I thought I should explain the byline ‘True Art is Truth’ which is a Spartan proverb and has nothing to do with realism in the visual arts as some assume but rather is about the need to speak truth to the extent that is possible in speech and writing. I found that Aristotle had covered the subject and much better than I possibly could and I also added part of an essay on writing by Robert Louis Stevenson in which he also speaks about the need for truth and honesty.
The first rule of good speaking is to know and speak the truth as a Spartan proverb says, ‘true art is truth’; whereas rhetoric is an art of enchantment, which makes things appear good and evil, like and unlike, as the speaker pleases. Its use is not confined, as people commonly suppose, to arguments in the law courts and speeches in the assembly; it is rather a part of the art of disputation, under which are included both the rules of Gorgias (Sophist) and the eristic (Eris – goddess of discord and conflict) of Zeno (philosopher best known for his ‘paradoxes’). But it is not wholly devoid of truth. Superior knowledge enables us to deceive another by the help of resemblances, and to escape from such a deception when employed against ourselves. We see therefore that even in rhetoric an element of truth is required. For if we do not know the truth, we can neither make the gradual departures from truth by which men are most easily deceived, nor guard ourselves against deception.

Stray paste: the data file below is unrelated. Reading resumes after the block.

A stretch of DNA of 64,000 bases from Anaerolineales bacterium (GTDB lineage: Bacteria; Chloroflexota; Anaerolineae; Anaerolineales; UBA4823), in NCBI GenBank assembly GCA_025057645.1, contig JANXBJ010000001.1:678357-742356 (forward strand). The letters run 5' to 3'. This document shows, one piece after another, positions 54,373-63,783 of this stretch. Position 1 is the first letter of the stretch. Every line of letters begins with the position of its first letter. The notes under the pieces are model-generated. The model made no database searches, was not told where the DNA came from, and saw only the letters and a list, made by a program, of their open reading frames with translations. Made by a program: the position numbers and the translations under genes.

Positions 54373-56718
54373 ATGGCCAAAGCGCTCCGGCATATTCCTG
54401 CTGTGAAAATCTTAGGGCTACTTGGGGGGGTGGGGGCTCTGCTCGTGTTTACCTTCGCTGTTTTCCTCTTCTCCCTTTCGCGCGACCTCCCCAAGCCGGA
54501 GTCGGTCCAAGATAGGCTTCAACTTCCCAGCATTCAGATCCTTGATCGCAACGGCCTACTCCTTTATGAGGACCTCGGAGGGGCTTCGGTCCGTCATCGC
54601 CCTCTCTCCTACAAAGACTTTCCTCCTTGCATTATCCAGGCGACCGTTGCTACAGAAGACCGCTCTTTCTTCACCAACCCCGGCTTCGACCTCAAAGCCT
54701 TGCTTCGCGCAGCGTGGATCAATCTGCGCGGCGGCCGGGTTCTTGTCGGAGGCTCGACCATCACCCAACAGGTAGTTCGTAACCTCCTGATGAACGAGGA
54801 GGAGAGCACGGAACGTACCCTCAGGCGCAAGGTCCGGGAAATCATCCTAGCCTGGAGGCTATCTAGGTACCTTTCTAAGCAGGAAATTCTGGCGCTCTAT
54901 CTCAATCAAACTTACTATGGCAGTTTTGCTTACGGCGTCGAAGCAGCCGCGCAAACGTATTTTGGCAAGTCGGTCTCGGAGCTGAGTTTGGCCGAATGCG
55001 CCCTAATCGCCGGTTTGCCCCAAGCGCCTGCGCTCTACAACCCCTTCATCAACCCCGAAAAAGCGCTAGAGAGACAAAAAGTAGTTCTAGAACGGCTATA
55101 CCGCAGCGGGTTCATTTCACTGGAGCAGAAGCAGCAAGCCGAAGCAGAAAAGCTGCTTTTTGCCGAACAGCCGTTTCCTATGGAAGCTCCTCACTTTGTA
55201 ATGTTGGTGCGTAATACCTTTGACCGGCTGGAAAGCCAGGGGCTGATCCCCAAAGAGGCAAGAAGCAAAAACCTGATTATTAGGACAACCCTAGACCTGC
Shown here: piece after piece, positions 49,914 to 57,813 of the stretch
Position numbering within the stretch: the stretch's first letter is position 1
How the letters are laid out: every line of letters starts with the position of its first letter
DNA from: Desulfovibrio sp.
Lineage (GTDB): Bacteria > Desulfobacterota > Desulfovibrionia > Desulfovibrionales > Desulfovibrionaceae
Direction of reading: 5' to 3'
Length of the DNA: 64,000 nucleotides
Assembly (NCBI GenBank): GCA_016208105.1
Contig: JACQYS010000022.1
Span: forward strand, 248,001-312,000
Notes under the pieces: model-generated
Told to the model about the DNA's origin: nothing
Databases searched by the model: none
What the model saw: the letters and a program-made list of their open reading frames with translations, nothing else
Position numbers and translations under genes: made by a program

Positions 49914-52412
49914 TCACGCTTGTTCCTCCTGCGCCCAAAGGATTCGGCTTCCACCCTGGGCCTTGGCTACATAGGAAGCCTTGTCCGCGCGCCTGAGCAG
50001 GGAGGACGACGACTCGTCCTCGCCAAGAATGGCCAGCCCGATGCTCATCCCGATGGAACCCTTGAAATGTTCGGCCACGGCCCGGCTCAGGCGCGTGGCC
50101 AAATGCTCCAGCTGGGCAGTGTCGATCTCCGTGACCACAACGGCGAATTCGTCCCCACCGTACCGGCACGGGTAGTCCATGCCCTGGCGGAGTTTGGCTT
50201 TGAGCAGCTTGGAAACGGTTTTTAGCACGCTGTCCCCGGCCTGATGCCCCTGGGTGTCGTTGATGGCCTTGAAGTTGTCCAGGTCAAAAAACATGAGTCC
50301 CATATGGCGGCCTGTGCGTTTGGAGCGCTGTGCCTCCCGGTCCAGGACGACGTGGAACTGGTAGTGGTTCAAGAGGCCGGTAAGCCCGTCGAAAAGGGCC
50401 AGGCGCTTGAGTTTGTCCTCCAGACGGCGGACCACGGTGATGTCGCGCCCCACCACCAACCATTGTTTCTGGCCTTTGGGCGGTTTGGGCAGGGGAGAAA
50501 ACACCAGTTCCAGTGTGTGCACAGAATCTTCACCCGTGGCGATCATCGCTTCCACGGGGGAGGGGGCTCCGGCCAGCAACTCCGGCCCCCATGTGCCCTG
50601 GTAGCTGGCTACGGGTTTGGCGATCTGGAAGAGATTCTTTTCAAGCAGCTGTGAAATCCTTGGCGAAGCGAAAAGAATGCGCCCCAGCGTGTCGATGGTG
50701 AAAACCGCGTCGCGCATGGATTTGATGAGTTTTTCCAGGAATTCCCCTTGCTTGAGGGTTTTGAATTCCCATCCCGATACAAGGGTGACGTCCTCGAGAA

You probably have heard much mention of fake news and alternative facts recently or proposed laws presented as ‘protecting’ us from evil when in fact it is to protect established power from civil society.
Robert Louis Stevenson.
Man is imperfect; yet, in his literature, he must express himself and his own views and preferences; for to do anything else is to do a far more perilous thing than to risk being immoral: it is to be sure of being untrue. To ape a sentiment, even a good one, is to travesty a sentiment; that will not be helpful. To conceal a sentiment, if you are sure you hold it, is to take a liberty with truth. There is probably no point of view possible to a sane man but contains some truth and, in the true connection, might be profitable to the race. I am not afraid of the truth, if anyone could tell it me, but I am afraid of parts of it impertinently uttered. There is a time to dance and a time to mourn; to be harsh as well as to be sentimental; to be ascetic as well as to glorify the appetites; and if a man were to combine all these extremes into his work, each in its place and proportion, that work would be the world’s masterpiece of morality as well as of art. Partiality is immorality; for any book is wrong that gives a misleading picture of the world and life.
I like that last line in which he states that partiality is immorality. Ever try discussing religion with a fundamentalist or an atheist, politics with a member of the far right or left or gender relations with a militant feminist?
Also, you know I’m pretty militant when it comes to civil and political rights and so I was happy to see the reaction in Japan to the passing of new ‘anti-terrorism’ laws. Violent protests and funny that in a matter related to democracy we in the West can now start taking lessons from the East. Rather than go over the details myself, just click HERE to go to “The Guardian” article which covers it all pretty well.